• To develop a software cost and schedule estimation model tuned to the life cycle practices of the 1990’s and 2000’s
    • To develop software cost database and tool support capabilities for continuous model improvement
  • From “Cost Models for Future Software Life Cycle Processes: COCOMO 2.0," Annals of Software Engineering, (1995).
cocomo ii33
COCOMO II

Has three different models:

  • The Application Composition Model
    • Good for projects built using rapid application development tools (GUI-builders etc)
  • The Early Design Model
    • This model can get rough estimates before the entire architecture has been decided
  • The Post-Architecture Model
    • Most detailed model, used after overall architecture has been decided on
cocomo ii differences
COCOMO II Differences
  • The exponent value b in the effort equation is replaced with a variable value based on five scale factors rather then constants
  • Size of project can be listed as object points, function points or source lines of code (SLOC).
  • EAF is calculated from seventeen cost drivers better suited for today's methods, COCOMO81 has fifteen
  • A breakage rating has been added to address volatility of system
cocomo ii calibration
COCOMO II Calibration
  • For COCOMO II results to be accurate the model must be calibrated
  • Calibration requires that all cost driver parameters be adjusted
  • Requires lots of data, usually more then one company has
  • The plan was to release calibrations each year but so far only two calibrations have been done (II.1997, II.1998)
  • Users can submit data from their own projects to be used in future calibrations
importance of calibration
Importance of Calibration
  • Proper calibration is very important
  • The original COCOMO II.1997 could estimate within 20% of the actual values 46% of the time. This was based on 83 data points.
  • The recalibration for COCOMO II.1998 could estimate within 30% of the actual values 75% of the time. This was based on 161 data points.
is cocomo the best
Is COCOMO the Best?
  • COCOMO is the most popular method however for any software cost estimation you should really use more then one method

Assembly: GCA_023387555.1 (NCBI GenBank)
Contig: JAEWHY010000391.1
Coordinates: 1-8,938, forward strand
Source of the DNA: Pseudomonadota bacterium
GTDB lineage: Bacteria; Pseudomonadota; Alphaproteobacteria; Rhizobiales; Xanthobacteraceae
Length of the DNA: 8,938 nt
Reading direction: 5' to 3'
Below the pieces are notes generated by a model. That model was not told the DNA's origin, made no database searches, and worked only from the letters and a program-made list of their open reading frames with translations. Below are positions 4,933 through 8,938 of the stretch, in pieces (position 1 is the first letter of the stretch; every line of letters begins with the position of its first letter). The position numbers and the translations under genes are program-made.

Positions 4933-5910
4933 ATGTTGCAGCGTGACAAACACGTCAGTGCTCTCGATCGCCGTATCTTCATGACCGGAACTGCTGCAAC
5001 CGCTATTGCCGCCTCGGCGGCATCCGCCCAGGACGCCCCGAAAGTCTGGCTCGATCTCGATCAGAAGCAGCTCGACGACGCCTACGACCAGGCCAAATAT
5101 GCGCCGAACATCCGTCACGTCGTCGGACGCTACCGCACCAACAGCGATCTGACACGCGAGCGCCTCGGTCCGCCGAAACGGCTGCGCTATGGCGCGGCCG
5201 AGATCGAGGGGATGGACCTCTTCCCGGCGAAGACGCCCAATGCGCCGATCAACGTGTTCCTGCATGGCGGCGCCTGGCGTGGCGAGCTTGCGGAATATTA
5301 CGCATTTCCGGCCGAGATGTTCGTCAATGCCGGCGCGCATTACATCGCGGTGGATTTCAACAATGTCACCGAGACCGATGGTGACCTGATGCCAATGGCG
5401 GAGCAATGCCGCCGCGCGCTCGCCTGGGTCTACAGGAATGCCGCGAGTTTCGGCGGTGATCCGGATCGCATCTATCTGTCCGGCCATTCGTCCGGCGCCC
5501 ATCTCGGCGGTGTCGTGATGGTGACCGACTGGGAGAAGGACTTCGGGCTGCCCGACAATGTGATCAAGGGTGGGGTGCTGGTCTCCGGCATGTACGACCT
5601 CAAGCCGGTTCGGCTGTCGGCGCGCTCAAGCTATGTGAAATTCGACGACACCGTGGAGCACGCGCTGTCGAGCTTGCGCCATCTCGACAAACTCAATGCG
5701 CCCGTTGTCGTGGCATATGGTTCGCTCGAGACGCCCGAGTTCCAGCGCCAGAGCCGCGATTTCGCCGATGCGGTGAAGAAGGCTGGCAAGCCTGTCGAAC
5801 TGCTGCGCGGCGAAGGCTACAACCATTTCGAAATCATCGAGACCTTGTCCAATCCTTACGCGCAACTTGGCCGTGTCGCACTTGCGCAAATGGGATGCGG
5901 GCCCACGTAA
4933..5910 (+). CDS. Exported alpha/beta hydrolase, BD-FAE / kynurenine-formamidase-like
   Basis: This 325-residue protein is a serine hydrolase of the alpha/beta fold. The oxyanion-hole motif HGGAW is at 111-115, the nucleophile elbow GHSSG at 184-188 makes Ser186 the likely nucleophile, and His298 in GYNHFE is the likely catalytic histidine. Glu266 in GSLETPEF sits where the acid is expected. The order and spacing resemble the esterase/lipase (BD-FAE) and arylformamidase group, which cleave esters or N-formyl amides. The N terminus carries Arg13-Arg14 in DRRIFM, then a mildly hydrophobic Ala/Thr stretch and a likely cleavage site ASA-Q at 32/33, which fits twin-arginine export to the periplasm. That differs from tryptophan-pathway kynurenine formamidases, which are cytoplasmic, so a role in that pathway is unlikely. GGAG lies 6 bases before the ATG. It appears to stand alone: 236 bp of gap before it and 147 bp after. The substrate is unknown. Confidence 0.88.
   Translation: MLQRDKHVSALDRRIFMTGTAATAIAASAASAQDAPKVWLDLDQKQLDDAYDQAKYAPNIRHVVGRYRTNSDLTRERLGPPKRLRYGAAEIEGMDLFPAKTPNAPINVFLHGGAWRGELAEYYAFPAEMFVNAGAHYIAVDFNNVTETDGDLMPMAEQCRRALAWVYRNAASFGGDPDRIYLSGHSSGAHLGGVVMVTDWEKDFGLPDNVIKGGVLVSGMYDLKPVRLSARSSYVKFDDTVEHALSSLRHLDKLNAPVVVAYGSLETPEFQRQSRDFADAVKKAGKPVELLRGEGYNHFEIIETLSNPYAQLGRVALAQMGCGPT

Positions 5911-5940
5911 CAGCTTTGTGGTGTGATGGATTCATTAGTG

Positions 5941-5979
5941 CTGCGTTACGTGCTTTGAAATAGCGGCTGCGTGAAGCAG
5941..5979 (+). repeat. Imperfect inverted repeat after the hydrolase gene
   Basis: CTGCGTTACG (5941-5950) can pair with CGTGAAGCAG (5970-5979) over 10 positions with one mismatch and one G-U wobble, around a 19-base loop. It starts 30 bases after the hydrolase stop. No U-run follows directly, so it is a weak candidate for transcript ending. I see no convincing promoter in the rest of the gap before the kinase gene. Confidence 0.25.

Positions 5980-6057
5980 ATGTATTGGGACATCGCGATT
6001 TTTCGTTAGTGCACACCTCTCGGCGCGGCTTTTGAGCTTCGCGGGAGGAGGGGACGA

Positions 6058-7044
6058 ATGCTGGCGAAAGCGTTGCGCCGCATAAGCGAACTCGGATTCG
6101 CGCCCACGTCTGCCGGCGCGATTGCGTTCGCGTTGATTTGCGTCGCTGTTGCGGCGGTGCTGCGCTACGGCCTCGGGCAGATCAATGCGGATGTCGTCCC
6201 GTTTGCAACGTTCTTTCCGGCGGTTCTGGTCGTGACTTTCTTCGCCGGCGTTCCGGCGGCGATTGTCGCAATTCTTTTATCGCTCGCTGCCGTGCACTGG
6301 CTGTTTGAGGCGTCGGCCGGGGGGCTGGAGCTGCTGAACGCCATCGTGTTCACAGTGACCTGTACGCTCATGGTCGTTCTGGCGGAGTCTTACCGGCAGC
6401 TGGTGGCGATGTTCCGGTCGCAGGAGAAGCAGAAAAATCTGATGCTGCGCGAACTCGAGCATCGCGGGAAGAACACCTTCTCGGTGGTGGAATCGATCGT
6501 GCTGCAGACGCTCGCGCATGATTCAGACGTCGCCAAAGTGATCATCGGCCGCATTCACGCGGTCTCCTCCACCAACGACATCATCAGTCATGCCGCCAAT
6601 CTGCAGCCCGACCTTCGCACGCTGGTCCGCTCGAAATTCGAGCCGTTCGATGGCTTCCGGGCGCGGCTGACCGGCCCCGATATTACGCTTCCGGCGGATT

• Best to use another method that differs significantly from COCOMO so your project is examined from more then one angle
  • Even companies that sell COCOMO based products recommend using more then one method. Softstar (creators of Costar) will even provide you with contact information for their competitor’s products
cocomo conclusions
COCOMO Conclusions
  • COCOMO is the most popular software cost estimation method
  • Easy to do, small estimates can be done by hand
  • USC has a free graphical version available for download
  • Many different commercial version based on COCOMO – they supply support and more data, but at a price
conclusions
Conclusions
  • Project costs are being poorly estimated
  • The accuracy of cost estimation has to be improved
    • Data collection
    • Use of tools
  • Use several methods of estimation
references
References
  • Boehm B., Clark B., Horowitz E., Madachy R., Shelby R., Westland C. (1995). Cost Models for Future Software Life Cycle Processes: COCOMO 2.0, Annals of Software Engineering. http://sunset.usc.edu/research/COCOMOII/Docs/stc.pdf.
  • Boehm B., Clark B., Horowitz E., Madachy R., Shelby R., Westland C. (1995). An Overview of the COCOMO 2.0 Software Cost Model. http://sunset.usc.edu/research/COCOMOII/Docs/stc.pdf.
  • Boehm B., Chulani S., Clark B. (1997). Calibration Results of COCOMO II.1997. http://sunset.usc.edu/publications/TECHRPTS/1998/usccse98-502/CalPostArch.pdf.
  • Boehm B., Chulani S., Clark B. (1997). Calibrating the COCOMO II Post Architecture Model. http://sunset.usc.edu/Research_Group/Sunita/down/calpap.pdf.
  • Boehm B., Chulani S., Reifer D., The Rosetta Stone: Making COCOMO 81 Files Work With COCOMO II. http://sunset.usc.edu/publications/TECHRPTS/1998/usccse98-516/usccse98-516.pdf.
  • Chulani, S. (1998). Software Development Cost Estimation Approaches – A Survey. IBM Research.
  • Humphrey, W.S. (1990). Managing the Software Process. Addison-Wesley Publishing Company, New York, NY.
references41
References
  • Hussein, A. (2001). Introduction to Software Process Management. University of Calgary, Calgary, Canada. http://sern.ucalgary.ca/courses/SENG/621/W01/intro.ppt.
  • Londeix, B. (1987). Cost Estimation for Software Development. Addison-Wesley Publishing Company, New York, NY.
  • Pressman, R.S. (2001). Software Engineering: A Practitioner’s Approach. McGraw-Hill Higher Education, New York, NY.
  • Vigder, M. R. and Kark, A. W. (1994). Software Cost Estimation and Control. Software Engineering Institute for Information Technology. http://wwwsel.iit.nrc.ca/seldocs/cpdocs/NRC37116.pdf.
  • Wu, L. (1997). The comparison of the Software Cost Estimating Methods. University of Calgary, Calgary, Canada. http://sern.ucalgary.ca/courses/seng/621/W97/wul/seng621_11.html.
  • Basic COCOMO Software Cost Model. http://www.jsc.nasa.gov/bu2/COCOMO.html.
  • COCOMO 2, Softstar Systems. http://www.softstarsystems.com/cocomo2.htm.
  • Answers to Frequently Asked Questions, Softstar Systems. http://www.softstarsystems.com/faq.htm.